Mania Grade: B+
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- Art Rating: B
- Packaging Rating: A-
- Text/Translatin Rating: B
- Age Rating: 18 & Up
- Released By: Digital Manga Publishing
- MSRP: 12.95
- Pages: 208
- ISBN: 1-56970-853-3
- Size: A5
- Orientation: Right to Left
- Series: Jazz
Jazz Vol. #04
By Eduardo M. Chavez
July 11, 2007
Release Date: February 21, 2007
© Digital Manga Publishing
Writer/Artist:Takamure Tamotsu / Maeda Sakae
Translated by:Melanie Schoen
Adapted by:Melanie SchoenWhat They Say
Narusawa chose to break off their relationship for Naoki's sake. But Naoki falls into a state of depression that alarms his father. Despite being adamant against his son's relationship with his doctor, he prepares a room for Narusawa right next to Naoki's. Unaware that only a thin wall separates him from his love, Naoki stirs in his room, his mind and heart in pieces. Will Naoki spend the rest of his life pining for his lost love?The Review
Narusawa's unique patient-doctor relationship with Naoki appears to have come to an end. Now that Naoki has been discharged by the hospital the two have gone their seperate ways. They no longer live together. Furthermore, Naoki is now with someone else; someone who is not as swayed by his emotions as Koichi-sensei. Koichi has dedicated himself to his profession; emersing himself in medicine and those who helped him with his craft over the years. Considering the turbulent relationship they had this might be an improvement on their relationship.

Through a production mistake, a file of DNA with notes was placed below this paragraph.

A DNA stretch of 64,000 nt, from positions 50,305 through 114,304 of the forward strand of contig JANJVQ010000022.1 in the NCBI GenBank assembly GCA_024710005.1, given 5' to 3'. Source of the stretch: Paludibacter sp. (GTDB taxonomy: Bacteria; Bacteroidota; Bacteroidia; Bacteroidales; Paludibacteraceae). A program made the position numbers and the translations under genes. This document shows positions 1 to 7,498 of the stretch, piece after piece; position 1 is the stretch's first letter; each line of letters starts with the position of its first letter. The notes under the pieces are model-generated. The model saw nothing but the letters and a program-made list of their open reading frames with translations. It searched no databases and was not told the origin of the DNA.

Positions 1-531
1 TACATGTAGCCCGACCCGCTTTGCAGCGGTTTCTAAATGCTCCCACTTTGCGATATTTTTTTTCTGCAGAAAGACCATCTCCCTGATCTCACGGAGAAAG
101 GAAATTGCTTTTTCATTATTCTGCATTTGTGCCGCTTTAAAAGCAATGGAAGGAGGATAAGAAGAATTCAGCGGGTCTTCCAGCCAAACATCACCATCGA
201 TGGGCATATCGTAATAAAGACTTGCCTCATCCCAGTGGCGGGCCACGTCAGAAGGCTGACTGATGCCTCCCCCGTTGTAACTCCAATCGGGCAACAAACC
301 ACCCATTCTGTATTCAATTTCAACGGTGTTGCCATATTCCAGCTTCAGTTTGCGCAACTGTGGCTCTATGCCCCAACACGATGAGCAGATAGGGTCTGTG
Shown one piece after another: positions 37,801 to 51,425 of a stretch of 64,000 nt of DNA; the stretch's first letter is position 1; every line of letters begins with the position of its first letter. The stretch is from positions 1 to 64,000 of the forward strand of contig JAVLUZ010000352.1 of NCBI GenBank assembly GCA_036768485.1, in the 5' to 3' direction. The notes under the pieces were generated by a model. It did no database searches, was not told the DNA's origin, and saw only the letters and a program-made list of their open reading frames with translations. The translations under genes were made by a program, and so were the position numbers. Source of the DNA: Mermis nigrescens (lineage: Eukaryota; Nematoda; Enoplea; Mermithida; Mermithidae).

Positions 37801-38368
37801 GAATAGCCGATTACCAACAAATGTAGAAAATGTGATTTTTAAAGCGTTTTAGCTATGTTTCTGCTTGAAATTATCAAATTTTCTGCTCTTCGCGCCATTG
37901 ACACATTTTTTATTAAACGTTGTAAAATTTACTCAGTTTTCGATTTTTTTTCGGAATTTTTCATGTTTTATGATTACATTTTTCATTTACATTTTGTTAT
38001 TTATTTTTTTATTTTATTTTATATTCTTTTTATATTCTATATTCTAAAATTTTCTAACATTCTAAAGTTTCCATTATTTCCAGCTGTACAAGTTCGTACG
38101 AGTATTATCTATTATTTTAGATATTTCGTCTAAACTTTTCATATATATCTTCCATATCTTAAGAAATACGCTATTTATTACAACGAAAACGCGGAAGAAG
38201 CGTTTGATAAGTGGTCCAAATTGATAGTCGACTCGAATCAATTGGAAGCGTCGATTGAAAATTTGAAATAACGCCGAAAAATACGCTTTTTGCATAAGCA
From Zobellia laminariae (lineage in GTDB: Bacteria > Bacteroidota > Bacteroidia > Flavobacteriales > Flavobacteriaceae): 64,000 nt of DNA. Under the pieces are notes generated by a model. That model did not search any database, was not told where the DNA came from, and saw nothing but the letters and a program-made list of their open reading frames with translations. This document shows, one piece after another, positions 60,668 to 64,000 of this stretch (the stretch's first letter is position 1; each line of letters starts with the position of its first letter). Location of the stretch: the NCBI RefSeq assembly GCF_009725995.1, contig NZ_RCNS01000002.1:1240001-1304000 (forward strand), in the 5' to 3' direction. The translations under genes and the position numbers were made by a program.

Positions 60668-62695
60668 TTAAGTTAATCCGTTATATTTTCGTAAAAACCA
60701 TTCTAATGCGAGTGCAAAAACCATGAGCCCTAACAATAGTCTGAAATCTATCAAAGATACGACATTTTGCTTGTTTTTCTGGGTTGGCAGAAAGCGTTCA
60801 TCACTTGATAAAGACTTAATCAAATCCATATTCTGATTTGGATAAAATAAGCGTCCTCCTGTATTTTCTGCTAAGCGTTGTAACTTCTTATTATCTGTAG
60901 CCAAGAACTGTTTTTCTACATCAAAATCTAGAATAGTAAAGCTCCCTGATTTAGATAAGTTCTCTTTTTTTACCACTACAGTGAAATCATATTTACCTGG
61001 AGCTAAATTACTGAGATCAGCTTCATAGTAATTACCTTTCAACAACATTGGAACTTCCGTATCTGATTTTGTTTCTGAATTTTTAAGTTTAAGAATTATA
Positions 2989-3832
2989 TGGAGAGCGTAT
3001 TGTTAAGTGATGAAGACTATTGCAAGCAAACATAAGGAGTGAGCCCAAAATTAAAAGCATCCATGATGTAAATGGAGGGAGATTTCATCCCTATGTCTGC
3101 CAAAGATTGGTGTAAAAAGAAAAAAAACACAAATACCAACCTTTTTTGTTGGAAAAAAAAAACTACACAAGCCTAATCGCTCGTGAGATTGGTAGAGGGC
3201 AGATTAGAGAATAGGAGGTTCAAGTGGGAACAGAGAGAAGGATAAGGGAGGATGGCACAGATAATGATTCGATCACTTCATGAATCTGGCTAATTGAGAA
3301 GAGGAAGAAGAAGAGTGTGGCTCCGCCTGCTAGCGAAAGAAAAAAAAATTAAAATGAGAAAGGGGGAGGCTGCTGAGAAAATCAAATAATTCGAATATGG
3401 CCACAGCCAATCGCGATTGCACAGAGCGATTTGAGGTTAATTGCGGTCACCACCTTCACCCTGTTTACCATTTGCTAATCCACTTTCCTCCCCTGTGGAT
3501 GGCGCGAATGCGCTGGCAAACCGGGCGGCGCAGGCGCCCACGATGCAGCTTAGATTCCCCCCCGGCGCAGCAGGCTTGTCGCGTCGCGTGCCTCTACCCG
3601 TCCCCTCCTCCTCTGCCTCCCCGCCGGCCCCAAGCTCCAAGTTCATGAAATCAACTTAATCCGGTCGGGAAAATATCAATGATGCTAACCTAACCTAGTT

Sadly, the two are still struggling with their own identity and their feelings for one another. There is no way to overlook that the two have had a great influence on each other's lives over the last year or so. Naoki has grown to be a man in that time and Koichi has traveled the world developing his skills as a physician. The reason to two are who they are now is because of the relationship they shared. They needed each other. They chased after each other. And for the longest time neither one knew how to convey that to the other. Feelings manifested themselves in violence, frustration and self-abuse. They were destructive towards each other. And yet, together these two were the only real thing they had. That passion, positive or negative, was all they had and in a way all they needed. Well that and the smell of Jazz...
Jazz is a fairly unique story as it goes about the romance genre from an angle of physical and mental abuse. So when Maeda finally separated the two, it was quite apparent how much the two personalities needed each other. There was a sense of dependency there between the two. These characters were always very flawed, but looking at them as individuals their weaknesses are obvious. Koichi is aimless and void of life. As a human he was only a puppet, manipulated entirely by his environment. Naoki is a beast. He is bigger than life and void of empathy, the young man seems to be void of a conscious and as such is often causing great pain to those he truly cares about. There was no way a story with a cast like that could work without some adversity. Jazz is full of it and it never backs off that plot device. And because these characters never grow out of those roles, this series never really breaks lose either.
I have to admit some of the storylines in Jazz were well written. If this were a series of stand alone vignettes, similar to the Finder Series, I possibly would have enjoyed the property a bit more; instead, as a continuous narrative, I really could not find myself really appreciating the angst and abuse much. These two did make a good couple but sadly it wasn't until this final volume where I finally got to see what was under the surface of them as individuals and by then the music was over.